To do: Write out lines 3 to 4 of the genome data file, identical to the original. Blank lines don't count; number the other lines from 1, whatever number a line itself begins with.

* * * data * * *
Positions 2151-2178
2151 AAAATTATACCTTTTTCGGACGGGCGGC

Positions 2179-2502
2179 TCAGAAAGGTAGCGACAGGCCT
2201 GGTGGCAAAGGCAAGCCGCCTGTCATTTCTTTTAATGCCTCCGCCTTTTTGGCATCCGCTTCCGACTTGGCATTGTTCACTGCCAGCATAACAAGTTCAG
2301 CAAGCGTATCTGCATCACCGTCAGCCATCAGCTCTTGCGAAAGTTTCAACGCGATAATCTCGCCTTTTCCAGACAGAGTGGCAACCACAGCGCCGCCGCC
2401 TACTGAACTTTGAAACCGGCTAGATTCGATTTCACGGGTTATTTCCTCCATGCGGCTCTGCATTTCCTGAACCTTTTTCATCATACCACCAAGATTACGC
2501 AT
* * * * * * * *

Positions 2179-2502
2179 TCAGAAAGGTAGCGACAGGCCT